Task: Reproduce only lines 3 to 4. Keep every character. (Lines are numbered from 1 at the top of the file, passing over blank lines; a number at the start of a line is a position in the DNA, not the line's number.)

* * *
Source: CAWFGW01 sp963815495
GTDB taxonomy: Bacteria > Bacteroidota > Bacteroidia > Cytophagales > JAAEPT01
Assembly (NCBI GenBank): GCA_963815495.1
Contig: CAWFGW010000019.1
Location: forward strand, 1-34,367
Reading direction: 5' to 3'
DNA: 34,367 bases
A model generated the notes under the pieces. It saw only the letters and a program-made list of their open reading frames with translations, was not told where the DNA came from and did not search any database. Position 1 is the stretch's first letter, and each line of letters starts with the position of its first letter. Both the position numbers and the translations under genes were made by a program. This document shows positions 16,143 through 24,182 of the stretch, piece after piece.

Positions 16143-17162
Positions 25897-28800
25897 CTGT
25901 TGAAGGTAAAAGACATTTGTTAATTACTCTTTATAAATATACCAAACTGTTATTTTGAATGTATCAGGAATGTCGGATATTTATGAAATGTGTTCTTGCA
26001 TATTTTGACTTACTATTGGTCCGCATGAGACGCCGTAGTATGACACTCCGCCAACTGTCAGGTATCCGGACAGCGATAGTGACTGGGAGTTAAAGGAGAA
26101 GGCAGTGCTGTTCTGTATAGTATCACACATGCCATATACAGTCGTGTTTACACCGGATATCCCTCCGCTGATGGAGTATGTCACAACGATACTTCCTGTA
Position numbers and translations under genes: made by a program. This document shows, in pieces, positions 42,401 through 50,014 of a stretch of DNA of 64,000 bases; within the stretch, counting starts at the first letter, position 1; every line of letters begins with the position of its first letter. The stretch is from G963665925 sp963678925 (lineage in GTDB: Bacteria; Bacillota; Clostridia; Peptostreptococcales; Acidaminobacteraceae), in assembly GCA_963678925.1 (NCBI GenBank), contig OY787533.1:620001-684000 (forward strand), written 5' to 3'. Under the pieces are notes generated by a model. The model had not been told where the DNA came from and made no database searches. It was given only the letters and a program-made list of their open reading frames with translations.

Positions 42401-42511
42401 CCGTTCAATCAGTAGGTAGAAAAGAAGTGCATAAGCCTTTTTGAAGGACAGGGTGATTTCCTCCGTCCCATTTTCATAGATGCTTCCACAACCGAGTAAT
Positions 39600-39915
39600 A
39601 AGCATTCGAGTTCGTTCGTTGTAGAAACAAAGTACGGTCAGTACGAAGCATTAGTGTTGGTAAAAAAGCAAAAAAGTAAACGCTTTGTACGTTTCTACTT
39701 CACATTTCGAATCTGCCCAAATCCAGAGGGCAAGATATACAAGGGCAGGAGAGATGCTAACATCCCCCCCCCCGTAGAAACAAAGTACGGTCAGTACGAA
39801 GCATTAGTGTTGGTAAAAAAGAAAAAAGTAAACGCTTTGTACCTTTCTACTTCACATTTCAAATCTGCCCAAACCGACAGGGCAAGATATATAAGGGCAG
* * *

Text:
Assembly (NCBI GenBank): GCA_963815495.1
Contig: CAWFGW010000019.1